HomeUncategorizedLesson 8: Mounting, Storing and Displaying Your Collection

Lesson 8: Mounting, Storing and Displaying Your Collection

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There are many ways to keep and maintain a stamp collection.  At first, envelopes or a cigar box might do the job.  As a collection grows, you will find other tools to make your collection easier to organize and to examine.  One thing to keep immediately in mind is that stamps are made of paper and are easily damaged.  It’s best to avoid handling stamps directly with one’s fingers due to the risk of fingerprints, smudges, and other problems. Special tweezers, referred to by collectors as “tongs,” make handling stamps easy while protecting them from dirty fingers.

Commercially available printed albums are commonplace for worldwide collectors or for collectors of specific countries.  Album pages and binders are available at a wide variety of price points and configurations, and either show images of the stamps or contain numbers or other descriptive text allowing collectors to match stamps to a proper place in an album.  Completing an album page is a great pleasure and accomplishment for many collectors.  Printed albums can, however, be expensive, and they lack flexibility – someone else has arranged the material so the collector is left to follow the arrangement, with limited ability to add additional stamps or to remove spaces for stamps that are unavailable, out of budget, or not of interest.  Other collectors make their own album pages (either hand drawn or using computer software), which can be time consuming but allows for great flexibility. 

Stamps can be mounted in albums using hinges or mounts.  Hinges are small folded strips of gummed glassine paper that can be moistened to attach to a stamp and then to the album page.  They are inexpensive but less protective of stamps and can lead to damage if improperly attached or removed.  Mounts are generally plastic (such as polystyrene) that covers the front and back of a stamp and shield it from damage or from falling out of an album.  The mount is then attached to the page.  Mounts are far more expensive than hinges and add weight and thickness to stamp albums, but can make an attractive presentation.  Some stamp albums are available as “hingeless” albums with mounts already placed and ready to receive stamps.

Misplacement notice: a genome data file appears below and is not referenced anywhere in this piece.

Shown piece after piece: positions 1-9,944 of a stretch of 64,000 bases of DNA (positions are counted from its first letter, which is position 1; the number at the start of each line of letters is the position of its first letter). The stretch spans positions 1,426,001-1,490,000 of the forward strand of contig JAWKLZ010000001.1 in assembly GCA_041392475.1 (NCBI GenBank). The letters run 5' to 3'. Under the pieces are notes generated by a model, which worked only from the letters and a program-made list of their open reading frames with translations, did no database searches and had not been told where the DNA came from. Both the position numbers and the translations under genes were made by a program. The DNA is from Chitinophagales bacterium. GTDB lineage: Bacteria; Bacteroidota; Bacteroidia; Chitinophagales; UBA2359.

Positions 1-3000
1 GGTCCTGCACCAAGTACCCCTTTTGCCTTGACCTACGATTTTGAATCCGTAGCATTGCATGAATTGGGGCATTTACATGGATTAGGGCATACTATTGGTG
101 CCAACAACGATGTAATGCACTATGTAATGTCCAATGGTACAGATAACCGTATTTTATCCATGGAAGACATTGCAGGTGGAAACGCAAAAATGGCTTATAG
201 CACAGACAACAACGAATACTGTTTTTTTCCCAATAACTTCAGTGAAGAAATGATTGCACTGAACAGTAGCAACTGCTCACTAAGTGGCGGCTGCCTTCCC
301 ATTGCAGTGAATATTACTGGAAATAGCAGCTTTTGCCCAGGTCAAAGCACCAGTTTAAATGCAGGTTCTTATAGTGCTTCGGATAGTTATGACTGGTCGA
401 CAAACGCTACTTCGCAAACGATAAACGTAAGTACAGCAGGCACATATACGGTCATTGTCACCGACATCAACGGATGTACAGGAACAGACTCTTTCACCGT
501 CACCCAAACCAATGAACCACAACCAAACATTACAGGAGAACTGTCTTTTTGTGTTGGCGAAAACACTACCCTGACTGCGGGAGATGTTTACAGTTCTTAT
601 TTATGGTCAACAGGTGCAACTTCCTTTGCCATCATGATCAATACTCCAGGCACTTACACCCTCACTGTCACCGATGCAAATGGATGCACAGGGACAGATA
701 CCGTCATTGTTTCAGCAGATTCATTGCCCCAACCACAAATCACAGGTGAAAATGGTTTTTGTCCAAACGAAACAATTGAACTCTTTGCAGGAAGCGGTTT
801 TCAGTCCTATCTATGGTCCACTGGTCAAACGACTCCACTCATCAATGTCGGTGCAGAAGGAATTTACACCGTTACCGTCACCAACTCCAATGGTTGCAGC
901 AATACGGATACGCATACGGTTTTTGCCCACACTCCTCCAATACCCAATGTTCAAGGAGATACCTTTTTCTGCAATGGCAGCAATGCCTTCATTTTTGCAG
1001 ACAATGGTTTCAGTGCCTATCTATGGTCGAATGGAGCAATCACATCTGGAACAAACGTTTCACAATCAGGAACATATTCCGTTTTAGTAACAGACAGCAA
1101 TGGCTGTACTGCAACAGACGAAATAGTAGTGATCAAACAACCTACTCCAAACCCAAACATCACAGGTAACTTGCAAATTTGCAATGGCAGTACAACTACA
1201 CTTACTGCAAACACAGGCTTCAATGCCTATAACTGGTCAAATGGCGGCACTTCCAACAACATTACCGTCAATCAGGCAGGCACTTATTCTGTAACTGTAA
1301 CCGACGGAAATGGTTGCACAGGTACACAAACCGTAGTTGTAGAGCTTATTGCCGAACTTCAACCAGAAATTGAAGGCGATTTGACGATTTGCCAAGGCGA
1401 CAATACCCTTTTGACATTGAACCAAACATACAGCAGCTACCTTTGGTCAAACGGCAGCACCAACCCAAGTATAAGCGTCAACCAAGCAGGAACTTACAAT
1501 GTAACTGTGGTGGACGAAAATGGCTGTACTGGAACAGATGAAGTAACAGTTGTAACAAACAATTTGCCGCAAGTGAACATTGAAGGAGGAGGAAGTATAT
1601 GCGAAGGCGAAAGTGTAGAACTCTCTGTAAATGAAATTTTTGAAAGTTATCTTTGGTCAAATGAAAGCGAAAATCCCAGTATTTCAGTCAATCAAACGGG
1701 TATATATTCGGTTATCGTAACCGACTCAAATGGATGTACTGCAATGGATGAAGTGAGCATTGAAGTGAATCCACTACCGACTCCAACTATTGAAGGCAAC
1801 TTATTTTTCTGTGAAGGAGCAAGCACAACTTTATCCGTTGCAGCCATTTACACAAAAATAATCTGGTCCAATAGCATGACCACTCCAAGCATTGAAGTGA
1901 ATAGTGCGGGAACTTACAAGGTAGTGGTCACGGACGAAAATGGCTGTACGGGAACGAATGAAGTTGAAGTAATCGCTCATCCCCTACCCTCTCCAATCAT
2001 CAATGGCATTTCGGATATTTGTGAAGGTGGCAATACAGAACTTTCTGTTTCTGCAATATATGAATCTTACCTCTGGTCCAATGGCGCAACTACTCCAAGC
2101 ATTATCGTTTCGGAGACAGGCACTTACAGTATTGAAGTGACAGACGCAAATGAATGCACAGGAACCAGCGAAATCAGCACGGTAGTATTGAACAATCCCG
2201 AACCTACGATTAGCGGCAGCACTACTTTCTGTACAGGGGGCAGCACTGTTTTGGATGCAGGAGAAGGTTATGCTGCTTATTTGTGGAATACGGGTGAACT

Larger items can be affixed using hinges, large mounts, or sometimes (such as with covers) with mounting corners (gummed or self adhesive) similar to those used for scrapbooking or photo albums.  

Stamps can also be placed in stock pages or stock books, which have pages with glassine or acetate strips, or multiple pockets, where stamps can be arranged to suit the collector’s needs.  Products vary widely in pocket size and the visibility of material placed within.  Pre-bound books provide a convenient and affordable flexible option; stock pages are more expensive but can be freely arranged in a 3 ring or other binder.

Environmental Conditions

However you choose to mount your stamps, keep in mind that (most) stamps are made of paper and are relatively fragile.  When you store your collection, do your best to avoid extremes of heat and cold, as well as humidity (which can be controlled in small areas with silica gel or another desiccant).  Similarly, light exposure can be rough on stamps, especially red shades, and lead to fading.  A dark space away from natural light is best.

Store albums upright and not too tightly compacted; stamps can develop gum damage or get stuck in humid environments or under pressure.  Water is very dangerous to stamp collections.  At the same time, some air circulation is useful to avoid brittleness.    Stamps are also sensitive to mold, mildew, smoke and other contaminants and odors, and it’s always a good idea to keep food and beverages away from your stamps when working on your collection.

It’s also worth noting that most stamp albums and other paper products are not acid free or lignin free.  Therefore, they may not be archivally safe for long term storage.  Some plastics contain softeners or plasticizers which can also be dangerous to stamps in the long term.  Mylar, polystyrene or other archival materials cost more, but are the safest option for valuable material.

For another take on storage and display, here’s a more detailed article put together by dealer Brixton-Chrome Inc.

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